With the modern interchangeability of the OS, users can get quickly familiar with the three main operating systems out there: Windows, Mac and Linux. It is very common today to see people using Macs at work and Windows at home or Linux at work and Windows at home. But what happens if a user is forced to use Windows as day to day computer at work and they do not like it?
If your employer or IT admin are flexible and prefer to work in a young and fresh environment by allowing users to manage their way through multiple systems, you can download a virtualization software like Virtualbox, which is free and runs quite nicely under Windows.
Bear in mind that, although VM technology had recently progressed quite a bit, the performance is not quite the same as a real machine, especially when it comes to video acceleration and memory usage. For general office work, however, Virtualbox offers a responsive and dependable environment and can be installed in the three main flavored OSes.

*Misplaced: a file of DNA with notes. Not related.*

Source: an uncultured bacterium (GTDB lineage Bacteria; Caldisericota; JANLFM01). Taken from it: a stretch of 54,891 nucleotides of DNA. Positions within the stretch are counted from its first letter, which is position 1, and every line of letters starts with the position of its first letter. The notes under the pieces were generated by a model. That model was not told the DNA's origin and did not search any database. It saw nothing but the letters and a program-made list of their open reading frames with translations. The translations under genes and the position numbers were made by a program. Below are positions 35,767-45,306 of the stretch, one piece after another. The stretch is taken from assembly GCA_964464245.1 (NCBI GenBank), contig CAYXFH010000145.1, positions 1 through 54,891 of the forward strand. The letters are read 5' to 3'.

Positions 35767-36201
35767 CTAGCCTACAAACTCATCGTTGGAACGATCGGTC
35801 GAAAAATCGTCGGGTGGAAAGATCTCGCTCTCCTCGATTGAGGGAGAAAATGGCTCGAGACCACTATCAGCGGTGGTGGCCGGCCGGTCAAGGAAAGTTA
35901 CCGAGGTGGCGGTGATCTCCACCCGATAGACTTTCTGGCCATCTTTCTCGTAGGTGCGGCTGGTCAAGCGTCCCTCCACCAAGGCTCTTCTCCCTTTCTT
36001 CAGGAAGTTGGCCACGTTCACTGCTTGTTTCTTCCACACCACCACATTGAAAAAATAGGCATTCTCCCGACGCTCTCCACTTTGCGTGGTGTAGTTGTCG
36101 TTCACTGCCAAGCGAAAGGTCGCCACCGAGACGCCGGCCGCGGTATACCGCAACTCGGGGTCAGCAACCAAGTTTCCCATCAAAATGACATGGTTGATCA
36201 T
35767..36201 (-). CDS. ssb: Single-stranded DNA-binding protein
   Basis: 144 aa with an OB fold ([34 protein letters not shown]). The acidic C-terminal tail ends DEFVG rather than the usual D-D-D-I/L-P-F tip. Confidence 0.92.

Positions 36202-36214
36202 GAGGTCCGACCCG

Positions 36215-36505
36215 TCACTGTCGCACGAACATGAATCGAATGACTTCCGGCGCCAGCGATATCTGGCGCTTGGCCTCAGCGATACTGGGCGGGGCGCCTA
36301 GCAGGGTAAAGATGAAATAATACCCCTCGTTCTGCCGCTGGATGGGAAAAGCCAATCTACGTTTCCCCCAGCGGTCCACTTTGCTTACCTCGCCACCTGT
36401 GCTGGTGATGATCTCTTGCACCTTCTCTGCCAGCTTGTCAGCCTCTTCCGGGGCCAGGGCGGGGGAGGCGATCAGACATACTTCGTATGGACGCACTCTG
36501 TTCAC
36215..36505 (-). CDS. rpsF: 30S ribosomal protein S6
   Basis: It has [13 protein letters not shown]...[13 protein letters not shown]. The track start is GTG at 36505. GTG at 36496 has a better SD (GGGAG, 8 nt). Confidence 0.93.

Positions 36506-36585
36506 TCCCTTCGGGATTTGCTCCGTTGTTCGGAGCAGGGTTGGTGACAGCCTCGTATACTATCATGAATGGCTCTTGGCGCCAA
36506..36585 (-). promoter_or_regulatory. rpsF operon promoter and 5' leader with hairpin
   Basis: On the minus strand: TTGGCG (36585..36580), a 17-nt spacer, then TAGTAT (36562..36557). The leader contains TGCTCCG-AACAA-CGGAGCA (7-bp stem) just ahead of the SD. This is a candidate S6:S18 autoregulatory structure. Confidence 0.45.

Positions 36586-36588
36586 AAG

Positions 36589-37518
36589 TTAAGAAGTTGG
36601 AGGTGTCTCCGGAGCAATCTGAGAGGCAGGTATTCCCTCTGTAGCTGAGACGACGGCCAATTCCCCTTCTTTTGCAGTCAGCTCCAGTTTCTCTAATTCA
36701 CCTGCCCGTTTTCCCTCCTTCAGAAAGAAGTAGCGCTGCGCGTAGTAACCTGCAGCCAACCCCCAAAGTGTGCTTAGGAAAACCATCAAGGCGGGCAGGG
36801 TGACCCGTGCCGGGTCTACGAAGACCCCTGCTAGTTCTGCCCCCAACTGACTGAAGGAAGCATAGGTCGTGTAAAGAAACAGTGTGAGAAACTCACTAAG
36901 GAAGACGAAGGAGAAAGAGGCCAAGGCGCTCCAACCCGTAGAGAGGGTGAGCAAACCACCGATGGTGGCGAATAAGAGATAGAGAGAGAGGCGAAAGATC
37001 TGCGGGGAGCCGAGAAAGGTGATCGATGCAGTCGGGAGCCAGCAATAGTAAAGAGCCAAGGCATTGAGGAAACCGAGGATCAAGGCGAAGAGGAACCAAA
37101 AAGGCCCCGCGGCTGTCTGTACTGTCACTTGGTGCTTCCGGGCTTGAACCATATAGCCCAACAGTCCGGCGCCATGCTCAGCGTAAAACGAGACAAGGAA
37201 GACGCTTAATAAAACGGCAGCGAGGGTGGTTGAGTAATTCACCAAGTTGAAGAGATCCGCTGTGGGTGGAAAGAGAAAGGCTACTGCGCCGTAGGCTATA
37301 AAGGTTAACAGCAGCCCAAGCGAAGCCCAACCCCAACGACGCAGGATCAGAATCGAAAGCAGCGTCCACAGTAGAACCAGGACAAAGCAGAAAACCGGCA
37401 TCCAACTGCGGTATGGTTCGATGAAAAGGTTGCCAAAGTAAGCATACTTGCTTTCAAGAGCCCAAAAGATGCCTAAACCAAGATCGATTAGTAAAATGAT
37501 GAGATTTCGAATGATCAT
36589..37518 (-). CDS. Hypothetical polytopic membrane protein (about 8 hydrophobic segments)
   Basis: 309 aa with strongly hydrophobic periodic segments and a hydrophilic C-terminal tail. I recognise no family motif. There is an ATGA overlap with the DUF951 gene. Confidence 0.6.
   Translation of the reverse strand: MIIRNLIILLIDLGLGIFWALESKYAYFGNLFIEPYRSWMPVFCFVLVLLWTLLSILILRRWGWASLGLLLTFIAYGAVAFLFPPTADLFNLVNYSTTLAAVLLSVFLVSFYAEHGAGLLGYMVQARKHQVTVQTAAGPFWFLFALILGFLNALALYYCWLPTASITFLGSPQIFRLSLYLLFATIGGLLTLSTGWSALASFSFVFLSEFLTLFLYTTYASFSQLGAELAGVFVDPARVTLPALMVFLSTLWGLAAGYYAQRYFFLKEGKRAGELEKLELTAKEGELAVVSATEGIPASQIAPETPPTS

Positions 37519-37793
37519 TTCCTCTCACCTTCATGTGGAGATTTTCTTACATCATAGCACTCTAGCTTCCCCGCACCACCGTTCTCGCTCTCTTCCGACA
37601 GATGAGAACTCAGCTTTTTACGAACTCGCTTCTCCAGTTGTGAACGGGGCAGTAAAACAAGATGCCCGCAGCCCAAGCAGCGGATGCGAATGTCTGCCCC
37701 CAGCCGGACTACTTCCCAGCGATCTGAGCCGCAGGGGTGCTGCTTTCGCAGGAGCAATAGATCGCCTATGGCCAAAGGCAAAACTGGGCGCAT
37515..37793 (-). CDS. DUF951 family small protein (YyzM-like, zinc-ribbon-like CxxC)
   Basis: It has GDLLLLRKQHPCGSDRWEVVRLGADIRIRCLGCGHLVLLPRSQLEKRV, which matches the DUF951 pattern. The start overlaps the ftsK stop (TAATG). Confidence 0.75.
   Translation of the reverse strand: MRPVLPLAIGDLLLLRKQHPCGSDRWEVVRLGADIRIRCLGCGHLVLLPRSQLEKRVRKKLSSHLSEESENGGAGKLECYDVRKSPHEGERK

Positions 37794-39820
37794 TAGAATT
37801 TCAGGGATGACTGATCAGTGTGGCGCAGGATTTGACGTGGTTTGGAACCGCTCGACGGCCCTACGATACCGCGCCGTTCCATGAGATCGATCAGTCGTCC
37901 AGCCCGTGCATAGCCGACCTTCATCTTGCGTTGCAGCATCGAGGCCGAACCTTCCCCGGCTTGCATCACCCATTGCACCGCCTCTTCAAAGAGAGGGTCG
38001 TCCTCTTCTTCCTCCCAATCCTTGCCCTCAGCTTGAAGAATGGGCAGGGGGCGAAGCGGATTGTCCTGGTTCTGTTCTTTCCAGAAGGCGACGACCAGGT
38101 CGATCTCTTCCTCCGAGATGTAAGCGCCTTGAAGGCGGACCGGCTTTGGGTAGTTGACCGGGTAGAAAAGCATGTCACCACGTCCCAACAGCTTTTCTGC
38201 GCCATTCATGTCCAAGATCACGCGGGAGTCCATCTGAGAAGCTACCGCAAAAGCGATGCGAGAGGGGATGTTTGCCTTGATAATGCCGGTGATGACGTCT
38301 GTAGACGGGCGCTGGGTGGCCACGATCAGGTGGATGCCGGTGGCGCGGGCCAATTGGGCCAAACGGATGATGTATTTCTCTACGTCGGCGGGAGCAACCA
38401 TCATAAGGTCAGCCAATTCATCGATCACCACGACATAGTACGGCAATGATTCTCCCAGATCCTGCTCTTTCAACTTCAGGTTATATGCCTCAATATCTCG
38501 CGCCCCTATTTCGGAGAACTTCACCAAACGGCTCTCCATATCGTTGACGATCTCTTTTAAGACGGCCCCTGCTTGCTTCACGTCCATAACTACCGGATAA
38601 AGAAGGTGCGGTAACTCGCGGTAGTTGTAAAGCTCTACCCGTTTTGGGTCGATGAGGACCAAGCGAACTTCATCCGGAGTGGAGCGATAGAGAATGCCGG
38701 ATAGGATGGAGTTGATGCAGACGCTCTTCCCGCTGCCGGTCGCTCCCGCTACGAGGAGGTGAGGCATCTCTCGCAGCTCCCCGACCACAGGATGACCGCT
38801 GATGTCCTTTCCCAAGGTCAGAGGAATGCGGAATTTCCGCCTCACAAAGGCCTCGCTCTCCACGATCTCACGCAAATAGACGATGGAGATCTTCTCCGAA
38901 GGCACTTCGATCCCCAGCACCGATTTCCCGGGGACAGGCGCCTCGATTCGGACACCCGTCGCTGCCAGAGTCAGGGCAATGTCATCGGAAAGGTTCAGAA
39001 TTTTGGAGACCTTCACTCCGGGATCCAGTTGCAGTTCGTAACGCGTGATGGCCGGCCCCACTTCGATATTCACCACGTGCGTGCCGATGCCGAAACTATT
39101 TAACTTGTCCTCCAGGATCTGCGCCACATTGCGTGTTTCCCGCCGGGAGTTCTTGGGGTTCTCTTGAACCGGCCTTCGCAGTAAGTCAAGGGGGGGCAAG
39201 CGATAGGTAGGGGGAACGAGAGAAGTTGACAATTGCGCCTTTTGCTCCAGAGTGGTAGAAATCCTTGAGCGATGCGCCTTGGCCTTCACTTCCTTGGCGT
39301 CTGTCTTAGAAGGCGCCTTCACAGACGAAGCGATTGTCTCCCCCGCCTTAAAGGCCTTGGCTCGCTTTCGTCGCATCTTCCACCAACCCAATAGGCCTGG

Moreover, because VB allows you to set up a virtual NAT network, installing one or more Linux virtual machines won’t necessarily show up on the corporate network. If instead you need to share files between multiple virtual machines, you can configure the network adapter in bridge mode but the downside of this feature is that every virtual machine will get an IP from the router/firewall and will show up in the corporate network.
If your computer runs multiple virtual machines, its memory needs to be increased, since virtualization takes a lot out of the available computer memory.
The beauty of installing a Linux OS, whether it is Ubuntu, Fedora or other distros, is that they already come with Microsoft Office compatible programs such as Libre Office. However, if you need to tun Windows-only applications such as Adobe Photoshop, Linux provides the emulator Wine that creates a Windows-like environment where most of Windows-only programs work.
By googling the name of the software that runs exclusively on Windows with the appended keyword “alternative” users will realize how far they can go in their quest for programs that can skip the only-Windows feature. Gimp, for example, is a good example of how open source products are taking over when users demand flexibility when it is time to manipulate images.